Since the banking crisis, mortgage lenders have been obliged to help customers who lose their jobs and get into arrears. It was Labour who insisted on this. Aren’t we helping the lenders more than their customers if we introduce a new scheme under which public money pays the mortgage? You could argue that the interest to repay the government would be lower than the interest accruing on the mortgage arrears but, still. Will Labour’s loan scheme work in addition to the requirement on lenders to give time? It all seems rather pointless unless it is.
I should mention the Support for Mortgage Interest scheme we already have. That provides state assistance for people who have a mortgage and aren’t able to get a new job by the time the right to claim kicks in. This happens after the end of the support Labour’s new scheme would give, at which point things really would be looking pretty bleak for most people with a mortgage in terms of their chances of keeping their home.
The emphasis in the article is on home owners (because Labour feel it’s politically expedient to offer support to home owners as part of the all party battle for the “squeezed middle”?) but I’d have thought that a scheme like this would be more useful to renters, who won’t get the same kind of leeway on arrears of rent that owners get on mortgage arrears and are less likely to have insured against redundancy.
Where will the money come from? Labour haven’t even been willing to commit to reversing the bedroom tax. They agreed with the Government that it shouldn’t reimburse people wrongly sanctioned under a flawed Workfare scheme. It’s all well and good to say people who make sufficient contributions will be entitled to use the salary loan scheme but the tax and national insurance we pay in now is already allocated elsewhere and is desperately needed for those purposes. They could introduce a scheme of voluntary overpayments but it would take time to build up a fund and people are losing their jobs now. With inflation rising and salaries falling in real terms, I’m not convinced people would overpay anyway. If anything’s coming out of salaries right now, it’s likely to be pension contributions.
It may be a middle class vote winner to offer assistance but I’m not convinced it will stand up to scrutiny or that the policy will survive the two year wait up to the next election. And, for me, the idea of taking public money from the people who need it most when I’ve got another five months worth of salary in the bank makes me feel deeply uncomfortable. It all feels a bit too much like Labour is making policy based on a review of #middleclassproblems on Twitter.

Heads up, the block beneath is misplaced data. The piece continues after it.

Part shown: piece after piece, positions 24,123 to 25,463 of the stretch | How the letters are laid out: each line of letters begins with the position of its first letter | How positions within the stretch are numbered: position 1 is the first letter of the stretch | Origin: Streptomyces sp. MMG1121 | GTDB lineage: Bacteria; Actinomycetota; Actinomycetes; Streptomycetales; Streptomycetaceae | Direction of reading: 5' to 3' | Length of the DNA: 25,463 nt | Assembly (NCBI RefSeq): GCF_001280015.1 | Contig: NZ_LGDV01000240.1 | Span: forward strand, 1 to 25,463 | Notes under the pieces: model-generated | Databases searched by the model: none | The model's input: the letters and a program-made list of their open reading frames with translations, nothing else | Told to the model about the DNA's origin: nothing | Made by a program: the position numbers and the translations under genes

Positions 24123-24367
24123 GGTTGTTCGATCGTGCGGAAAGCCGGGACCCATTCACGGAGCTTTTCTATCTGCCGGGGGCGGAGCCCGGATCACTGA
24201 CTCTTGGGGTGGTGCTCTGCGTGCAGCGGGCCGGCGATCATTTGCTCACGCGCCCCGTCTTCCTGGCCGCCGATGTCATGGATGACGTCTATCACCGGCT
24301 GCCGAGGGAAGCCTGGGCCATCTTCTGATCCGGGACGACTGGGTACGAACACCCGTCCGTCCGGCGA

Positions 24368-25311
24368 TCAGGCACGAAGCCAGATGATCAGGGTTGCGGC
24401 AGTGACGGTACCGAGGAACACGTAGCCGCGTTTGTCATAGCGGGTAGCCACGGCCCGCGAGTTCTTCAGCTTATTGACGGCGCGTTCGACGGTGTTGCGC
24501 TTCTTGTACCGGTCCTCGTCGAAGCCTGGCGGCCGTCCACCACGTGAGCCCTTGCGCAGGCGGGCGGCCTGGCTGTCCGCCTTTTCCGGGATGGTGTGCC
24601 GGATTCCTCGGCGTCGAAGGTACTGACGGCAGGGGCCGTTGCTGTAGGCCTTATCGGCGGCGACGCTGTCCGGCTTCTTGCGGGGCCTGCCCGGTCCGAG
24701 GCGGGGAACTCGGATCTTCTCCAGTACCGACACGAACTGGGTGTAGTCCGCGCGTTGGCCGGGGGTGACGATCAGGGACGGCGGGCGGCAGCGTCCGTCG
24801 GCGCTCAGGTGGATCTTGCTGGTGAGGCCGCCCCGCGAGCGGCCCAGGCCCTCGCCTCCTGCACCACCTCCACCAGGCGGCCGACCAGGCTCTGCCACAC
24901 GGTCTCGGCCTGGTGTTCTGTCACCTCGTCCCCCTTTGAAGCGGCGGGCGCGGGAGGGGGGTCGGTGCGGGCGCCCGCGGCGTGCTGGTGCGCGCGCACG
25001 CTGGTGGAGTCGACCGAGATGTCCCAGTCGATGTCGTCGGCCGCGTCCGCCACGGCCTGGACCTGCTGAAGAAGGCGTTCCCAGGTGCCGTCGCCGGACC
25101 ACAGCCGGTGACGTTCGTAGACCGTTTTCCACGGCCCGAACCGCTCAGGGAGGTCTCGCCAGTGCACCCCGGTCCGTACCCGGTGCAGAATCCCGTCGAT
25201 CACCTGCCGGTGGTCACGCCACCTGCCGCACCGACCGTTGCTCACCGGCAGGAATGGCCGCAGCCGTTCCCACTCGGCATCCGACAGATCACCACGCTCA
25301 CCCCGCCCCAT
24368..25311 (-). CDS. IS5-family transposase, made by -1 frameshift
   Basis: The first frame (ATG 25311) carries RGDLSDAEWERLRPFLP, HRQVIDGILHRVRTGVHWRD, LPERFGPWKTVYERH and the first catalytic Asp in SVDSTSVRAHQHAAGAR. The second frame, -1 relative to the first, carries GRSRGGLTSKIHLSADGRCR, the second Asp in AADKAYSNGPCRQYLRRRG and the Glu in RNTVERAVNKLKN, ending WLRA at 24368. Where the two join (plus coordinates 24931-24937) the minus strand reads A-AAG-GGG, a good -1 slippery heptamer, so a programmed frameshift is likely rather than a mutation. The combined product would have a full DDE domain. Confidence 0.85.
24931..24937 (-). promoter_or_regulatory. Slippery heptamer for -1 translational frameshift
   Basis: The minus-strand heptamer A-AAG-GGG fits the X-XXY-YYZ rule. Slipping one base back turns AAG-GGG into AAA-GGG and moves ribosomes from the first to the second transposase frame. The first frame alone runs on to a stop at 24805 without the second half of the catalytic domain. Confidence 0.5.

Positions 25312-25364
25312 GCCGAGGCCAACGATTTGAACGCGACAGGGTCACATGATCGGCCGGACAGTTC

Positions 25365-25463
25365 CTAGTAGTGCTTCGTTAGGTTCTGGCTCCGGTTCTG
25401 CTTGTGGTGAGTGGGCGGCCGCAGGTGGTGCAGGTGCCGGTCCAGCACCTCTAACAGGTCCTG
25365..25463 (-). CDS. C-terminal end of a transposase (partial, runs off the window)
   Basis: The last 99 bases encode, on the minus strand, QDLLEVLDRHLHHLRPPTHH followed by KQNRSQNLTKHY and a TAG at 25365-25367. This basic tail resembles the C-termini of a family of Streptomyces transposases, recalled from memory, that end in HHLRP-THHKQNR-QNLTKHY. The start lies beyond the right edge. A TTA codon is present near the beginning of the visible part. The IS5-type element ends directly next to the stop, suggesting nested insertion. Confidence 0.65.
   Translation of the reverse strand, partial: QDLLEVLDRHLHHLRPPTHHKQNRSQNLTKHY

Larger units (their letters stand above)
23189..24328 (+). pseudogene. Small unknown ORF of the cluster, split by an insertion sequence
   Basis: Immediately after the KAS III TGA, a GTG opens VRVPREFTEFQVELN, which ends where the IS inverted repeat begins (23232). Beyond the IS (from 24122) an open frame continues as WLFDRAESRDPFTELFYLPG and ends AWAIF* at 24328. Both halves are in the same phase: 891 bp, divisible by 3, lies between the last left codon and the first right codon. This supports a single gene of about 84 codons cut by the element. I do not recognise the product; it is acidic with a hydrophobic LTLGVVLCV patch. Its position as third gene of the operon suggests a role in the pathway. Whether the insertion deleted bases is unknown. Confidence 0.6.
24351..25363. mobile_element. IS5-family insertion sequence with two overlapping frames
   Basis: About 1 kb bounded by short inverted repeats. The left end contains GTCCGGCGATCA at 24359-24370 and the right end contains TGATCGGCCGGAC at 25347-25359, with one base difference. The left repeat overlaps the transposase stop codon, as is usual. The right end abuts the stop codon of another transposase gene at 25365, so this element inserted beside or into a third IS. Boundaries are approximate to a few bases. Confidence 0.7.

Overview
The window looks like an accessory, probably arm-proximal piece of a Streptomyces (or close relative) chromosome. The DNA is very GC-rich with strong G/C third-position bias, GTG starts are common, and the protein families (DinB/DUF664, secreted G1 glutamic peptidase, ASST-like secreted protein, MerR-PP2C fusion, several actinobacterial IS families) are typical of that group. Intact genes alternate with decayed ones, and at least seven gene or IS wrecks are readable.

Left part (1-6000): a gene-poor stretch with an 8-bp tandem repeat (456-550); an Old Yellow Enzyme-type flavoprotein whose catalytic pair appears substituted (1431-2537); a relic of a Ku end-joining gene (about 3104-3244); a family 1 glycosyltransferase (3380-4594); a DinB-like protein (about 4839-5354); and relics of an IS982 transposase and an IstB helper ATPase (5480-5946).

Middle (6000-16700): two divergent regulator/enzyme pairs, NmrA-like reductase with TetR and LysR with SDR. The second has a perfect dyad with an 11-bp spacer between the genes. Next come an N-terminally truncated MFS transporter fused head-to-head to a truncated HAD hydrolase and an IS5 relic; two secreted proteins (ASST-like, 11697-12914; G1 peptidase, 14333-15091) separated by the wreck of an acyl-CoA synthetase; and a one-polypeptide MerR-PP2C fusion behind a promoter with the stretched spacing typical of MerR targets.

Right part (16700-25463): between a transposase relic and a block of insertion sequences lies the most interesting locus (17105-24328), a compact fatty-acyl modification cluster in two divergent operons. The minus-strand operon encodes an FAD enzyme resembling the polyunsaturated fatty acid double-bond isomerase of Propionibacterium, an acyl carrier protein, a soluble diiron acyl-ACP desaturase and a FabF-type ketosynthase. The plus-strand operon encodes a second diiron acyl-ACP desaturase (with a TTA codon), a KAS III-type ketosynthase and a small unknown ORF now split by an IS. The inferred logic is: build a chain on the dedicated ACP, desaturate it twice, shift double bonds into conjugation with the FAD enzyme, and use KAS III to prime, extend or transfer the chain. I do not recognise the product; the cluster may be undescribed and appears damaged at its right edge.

I’ve blogged on the worker/shirker, striver/skiver issue before but now I’ll flesh out why this makes me so damned angry. It’s not my own redundancy that makes me really angry. I know all too well what unemployment feels like because in 1994 I fell in love with someone who was unemployed when we met and remained so for the first 15 months of our relationship. Doing the math? He was 21 when we met. He’d left school at 16 and gone to work in auto manufacturing. He learned a skill and thought he was safe. Then he was laid off. He was a pretty smart guy and a genuinely lovely person but he quite literally didn’t make the grade. He wanted to work so badly but the work just wasn’t there for him. I always thought the single biggest factor in the length of time he was unemployed wasn’t his desire to work or his ability to work. It wasn’t the economy or the state of industry, although that caused him to lose his first job. It was the fact that nobody at his school ever made it clear enough that you need GSCE grades regardless of what you think you’ll do when you leave school. My God, he paid for the times he hadn’t taken school seriously. He couldn’t compete on paper on that one point.
George Osborne and the rest of them have no idea what strength it takes to get knocked back over and over and over again and still get back up and keep applying. If they did, they wouldn’t use such pernicious labels. It was hard enough as it was. I honestly don’t want to try to imagine what it would have done to him to see shrieking headlines we have today, calling him lazy and workshy, during that time. As it was, he was unemployed at a time when the Tories were on another restructuring of benefits, which ultimately led to the introduction of JSA.